The Pentagon suppressed a report that climate change over the next 20 years could result in a global catastrophe costing millions of lives in wars and natural disasters, the London Observer reported Feb. 22. The secret report, which was made public the following day, predicts that abrupt climate change could bring the planet to the edge of anarchy as countries develop nuclear weapons to defend and secure dwindling food, water and energy supplies. The threat to global stability vastly eclipses that of terrorism, experts told the Observer. "Disruption and conflict will be endemic features of life," concludes the Pentagon analysis. "Once again, warfare would define human life."

The Bush administration has repeatedly denied that climate change even exists. The report was commissioned by influential defense adviser Andrew Marshall, who has held considerable sway on US military thinking over the past three decades. He was the man behind a sweeping recent review aimed at transforming the US military under Defense Secretary Donald Rumsfeld.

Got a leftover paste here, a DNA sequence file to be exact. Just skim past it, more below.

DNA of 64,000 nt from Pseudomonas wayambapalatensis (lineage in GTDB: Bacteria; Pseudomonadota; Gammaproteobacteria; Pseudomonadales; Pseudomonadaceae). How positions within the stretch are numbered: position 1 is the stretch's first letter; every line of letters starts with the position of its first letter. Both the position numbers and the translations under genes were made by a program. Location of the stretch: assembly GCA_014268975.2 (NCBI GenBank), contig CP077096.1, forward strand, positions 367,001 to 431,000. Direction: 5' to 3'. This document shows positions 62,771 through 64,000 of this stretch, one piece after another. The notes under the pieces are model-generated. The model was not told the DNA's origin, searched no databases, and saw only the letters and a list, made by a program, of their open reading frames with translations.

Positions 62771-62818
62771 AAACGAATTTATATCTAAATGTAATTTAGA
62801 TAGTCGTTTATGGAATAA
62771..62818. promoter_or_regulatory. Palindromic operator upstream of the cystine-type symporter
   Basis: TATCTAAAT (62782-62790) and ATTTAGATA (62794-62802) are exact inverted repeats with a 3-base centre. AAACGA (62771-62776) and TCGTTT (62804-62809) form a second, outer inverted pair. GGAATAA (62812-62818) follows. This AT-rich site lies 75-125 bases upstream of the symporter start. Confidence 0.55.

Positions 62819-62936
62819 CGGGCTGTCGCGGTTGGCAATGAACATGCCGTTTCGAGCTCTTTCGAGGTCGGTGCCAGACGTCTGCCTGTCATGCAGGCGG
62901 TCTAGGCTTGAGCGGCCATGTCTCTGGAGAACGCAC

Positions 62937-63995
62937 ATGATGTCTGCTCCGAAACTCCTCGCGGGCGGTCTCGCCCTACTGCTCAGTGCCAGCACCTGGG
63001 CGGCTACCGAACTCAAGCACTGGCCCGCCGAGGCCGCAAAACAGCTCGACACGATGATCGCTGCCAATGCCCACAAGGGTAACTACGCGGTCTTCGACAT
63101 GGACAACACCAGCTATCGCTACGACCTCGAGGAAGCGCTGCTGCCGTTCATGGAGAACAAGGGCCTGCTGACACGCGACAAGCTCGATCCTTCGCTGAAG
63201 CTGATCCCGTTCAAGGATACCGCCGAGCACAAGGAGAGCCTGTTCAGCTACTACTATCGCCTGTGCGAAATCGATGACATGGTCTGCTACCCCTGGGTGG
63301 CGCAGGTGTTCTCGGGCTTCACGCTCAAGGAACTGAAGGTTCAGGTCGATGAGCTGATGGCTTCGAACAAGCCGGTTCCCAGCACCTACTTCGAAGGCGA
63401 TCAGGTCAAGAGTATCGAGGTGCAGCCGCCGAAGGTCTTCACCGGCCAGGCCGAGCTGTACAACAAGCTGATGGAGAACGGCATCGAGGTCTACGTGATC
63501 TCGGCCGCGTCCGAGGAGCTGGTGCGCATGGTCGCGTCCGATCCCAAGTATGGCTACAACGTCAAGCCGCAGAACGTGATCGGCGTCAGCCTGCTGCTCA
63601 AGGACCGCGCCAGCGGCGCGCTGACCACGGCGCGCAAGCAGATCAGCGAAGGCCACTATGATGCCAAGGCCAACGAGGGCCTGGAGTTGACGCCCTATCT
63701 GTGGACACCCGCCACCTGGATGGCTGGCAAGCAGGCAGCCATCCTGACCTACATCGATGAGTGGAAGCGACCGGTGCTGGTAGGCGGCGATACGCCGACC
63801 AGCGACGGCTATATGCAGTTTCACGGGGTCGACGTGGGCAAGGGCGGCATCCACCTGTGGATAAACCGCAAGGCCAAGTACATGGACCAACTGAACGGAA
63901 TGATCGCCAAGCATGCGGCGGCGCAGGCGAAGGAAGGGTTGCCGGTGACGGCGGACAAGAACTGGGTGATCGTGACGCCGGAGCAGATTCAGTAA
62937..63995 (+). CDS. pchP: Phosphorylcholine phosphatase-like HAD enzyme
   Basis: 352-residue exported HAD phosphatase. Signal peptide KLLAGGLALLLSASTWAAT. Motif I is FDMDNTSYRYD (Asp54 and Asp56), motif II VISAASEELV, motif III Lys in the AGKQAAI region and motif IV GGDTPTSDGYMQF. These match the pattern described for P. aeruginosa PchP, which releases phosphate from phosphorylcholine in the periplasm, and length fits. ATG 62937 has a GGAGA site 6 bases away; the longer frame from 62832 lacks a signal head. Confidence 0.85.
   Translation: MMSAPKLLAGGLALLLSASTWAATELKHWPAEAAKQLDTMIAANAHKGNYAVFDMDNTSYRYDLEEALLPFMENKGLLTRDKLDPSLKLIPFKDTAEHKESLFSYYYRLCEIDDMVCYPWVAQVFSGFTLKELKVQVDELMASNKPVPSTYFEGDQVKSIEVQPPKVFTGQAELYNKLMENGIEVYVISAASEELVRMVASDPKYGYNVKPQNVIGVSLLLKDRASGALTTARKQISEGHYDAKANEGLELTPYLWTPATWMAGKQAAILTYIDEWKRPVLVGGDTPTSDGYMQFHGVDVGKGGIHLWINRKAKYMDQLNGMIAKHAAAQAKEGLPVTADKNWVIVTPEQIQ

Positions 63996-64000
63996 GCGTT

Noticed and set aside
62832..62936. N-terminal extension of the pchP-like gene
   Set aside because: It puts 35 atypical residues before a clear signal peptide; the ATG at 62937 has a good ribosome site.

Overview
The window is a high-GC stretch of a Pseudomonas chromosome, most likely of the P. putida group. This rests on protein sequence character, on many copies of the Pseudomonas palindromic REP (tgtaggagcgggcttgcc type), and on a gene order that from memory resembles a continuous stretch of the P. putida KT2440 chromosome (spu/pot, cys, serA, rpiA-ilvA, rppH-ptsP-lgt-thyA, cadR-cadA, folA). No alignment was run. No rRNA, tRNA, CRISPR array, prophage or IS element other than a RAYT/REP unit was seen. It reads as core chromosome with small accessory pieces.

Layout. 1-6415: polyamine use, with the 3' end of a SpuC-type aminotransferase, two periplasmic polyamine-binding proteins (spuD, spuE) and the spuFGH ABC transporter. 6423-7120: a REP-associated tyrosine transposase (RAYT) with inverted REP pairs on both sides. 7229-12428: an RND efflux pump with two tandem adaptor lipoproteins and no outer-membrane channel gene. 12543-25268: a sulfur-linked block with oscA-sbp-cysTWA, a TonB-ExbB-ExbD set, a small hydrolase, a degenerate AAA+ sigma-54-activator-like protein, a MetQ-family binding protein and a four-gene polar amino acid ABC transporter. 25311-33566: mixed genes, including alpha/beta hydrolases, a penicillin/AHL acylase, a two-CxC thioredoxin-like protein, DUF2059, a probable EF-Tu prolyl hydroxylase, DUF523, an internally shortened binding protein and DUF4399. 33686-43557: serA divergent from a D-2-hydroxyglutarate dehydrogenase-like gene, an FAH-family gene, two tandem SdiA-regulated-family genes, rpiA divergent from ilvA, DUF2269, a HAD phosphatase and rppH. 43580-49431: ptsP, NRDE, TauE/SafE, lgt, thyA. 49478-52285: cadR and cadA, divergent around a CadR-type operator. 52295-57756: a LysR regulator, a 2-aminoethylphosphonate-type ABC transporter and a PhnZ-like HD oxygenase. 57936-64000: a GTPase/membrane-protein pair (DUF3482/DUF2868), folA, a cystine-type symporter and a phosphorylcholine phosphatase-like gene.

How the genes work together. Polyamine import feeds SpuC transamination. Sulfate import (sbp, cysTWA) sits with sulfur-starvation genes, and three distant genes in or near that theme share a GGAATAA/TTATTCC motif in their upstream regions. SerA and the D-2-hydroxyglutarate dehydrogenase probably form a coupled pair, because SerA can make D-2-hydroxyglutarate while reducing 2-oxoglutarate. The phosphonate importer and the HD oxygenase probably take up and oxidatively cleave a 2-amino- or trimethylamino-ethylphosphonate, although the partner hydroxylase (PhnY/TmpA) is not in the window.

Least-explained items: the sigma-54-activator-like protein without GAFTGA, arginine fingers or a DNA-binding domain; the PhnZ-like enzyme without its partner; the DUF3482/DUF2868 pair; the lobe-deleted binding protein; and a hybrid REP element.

Climate change "should be elevated beyond a scientific debate to a US national security concern," say the authors, Peter Schwartz, CIA consultant and former head of planning at Royal Dutch/Shell Group, and Doug Randall of the California-based Global Business Network. The Observer report came a week after the Bush administration came under heavy fire from 60 top US scientists, including 20 Nobel laureates, who claimed that it cherry-picked science to suit its policy agenda and suppressed studies that it did not like. Jeremy Symons, a former whistleblower at the Environmental Protection Agency (EPA), told the Observer that suppression of the report for four months was a further example of the White House trying to bury the threat of climate change. See the report at www.ems.org/climate/pentagon_climate_change.pdf.